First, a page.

On Big Green and utilizing Academy’s Peck Greenhouse:
Part of the reason we have been successful with Big Green and building “learning gardens” has been that we go in and do a hundred schools at a time. When you do one school, you truly need a very passionate parent, teacher, student or group of students to make sure the garden gets used and to make sure that its run properly.
It takes a lot of resources to do that, but when you do it at scale, you can hire dedicated garden educators who might go to one school per month and instruct the kids and teachers. In the case of the greenhouse, if we had a hundred schools with greenhouses as part of their curriculum, someone could come by and help guide the teachers and the students to use it correctly and productively. Looking after one greenhouse, or in our case, looking after one garden, takes a lot of effort, but looking after a hundred gardens doesn’t take much more effort.
On urban sprawl displacing farm land:
I think that urbanization is really what is happening right now. Sprawl continues, of course, but most of the growth is in the core of downtowns, which means more density, and I’m not as worried about that. I think that we need to get more affordable and more capacity of residences downtown. Most of you guys are going to want to live downtown, whatever city you’re in, which I think is great. Urban sprawl happened in the ’70s, ’80s, and ’90’s. In every city that I’m part of, it is happening less and less, but I’m honestly not worried about that.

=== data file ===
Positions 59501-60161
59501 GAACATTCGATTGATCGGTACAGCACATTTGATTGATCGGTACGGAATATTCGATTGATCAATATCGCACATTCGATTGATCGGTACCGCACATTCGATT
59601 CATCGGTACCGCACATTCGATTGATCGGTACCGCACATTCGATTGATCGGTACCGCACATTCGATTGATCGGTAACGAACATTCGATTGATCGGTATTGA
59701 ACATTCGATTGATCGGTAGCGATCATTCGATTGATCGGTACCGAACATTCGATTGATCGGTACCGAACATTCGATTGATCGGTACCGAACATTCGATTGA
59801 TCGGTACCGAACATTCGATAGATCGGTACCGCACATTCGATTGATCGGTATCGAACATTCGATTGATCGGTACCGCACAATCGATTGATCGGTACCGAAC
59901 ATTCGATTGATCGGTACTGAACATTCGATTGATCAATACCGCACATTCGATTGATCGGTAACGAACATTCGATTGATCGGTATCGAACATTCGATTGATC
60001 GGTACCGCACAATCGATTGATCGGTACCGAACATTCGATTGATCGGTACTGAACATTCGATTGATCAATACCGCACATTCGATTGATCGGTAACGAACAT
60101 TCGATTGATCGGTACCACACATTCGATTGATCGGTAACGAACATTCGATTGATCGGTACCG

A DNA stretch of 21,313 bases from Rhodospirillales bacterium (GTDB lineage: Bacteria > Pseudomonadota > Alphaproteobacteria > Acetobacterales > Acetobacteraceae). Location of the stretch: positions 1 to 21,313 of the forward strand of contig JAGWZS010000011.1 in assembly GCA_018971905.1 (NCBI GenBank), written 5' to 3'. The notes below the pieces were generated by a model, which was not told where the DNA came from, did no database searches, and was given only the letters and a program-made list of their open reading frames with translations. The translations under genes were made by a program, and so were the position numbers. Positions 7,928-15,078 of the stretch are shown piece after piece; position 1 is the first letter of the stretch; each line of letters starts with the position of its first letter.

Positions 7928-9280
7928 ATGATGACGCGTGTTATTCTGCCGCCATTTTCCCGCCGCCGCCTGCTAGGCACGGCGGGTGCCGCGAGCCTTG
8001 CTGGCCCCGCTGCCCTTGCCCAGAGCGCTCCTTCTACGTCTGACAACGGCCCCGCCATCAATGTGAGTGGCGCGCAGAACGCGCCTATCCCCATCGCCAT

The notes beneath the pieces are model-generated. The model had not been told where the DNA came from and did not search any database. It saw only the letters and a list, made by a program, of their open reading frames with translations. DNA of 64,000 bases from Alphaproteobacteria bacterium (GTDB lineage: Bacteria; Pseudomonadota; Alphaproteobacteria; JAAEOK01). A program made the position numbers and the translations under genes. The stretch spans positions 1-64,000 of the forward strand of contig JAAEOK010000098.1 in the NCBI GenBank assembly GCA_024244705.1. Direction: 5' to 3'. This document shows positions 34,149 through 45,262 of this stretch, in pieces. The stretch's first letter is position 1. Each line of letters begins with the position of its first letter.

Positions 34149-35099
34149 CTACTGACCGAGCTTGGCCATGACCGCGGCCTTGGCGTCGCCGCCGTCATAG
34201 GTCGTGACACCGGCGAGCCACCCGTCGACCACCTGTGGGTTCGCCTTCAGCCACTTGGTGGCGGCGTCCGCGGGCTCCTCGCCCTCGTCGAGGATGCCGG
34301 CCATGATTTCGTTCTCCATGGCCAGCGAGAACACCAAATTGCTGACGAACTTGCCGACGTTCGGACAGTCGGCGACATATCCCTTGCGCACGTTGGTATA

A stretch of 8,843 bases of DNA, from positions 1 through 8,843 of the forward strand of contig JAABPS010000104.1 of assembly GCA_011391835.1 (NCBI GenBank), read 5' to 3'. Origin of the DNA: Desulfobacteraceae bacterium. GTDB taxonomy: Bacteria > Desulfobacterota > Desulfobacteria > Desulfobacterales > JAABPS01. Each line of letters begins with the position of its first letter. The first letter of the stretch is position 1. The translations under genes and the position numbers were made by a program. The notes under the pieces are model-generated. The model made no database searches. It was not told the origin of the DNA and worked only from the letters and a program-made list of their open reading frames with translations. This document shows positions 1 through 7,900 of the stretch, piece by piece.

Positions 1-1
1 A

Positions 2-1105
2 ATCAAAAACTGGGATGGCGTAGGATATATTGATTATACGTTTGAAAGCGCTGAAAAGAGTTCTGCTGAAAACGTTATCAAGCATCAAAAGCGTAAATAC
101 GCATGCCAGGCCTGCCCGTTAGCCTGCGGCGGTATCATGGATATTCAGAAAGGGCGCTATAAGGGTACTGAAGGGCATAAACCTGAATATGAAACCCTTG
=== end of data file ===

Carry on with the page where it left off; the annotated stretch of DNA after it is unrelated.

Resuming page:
On the impact of “real food” on US culture:
I really hope that we as a community come back to this incredibly wonderful thing of food and connecting with each other. It truly is the gift we give ourselves three times a day. If you know where the food comes from and you care about that, it feeds the soul as well as the body. I think that food, as a culture, is coming back into society. People are starting to cook more at home and are expressing their love for the experience of eating together. People are getting kits where they can cook at home, which has become quite a phenomenon. They don’t have the skills, but these companies teach them how to do it in a very easy way.
Americans are starving for a gathering place where they can sit down and break bread with their friends and connect with each other over a meal.
That’s coming back. I am very excited for the future of food.
We would like to thank Kimbal Musk for taking the time to visit with us on Tuesday, November 13.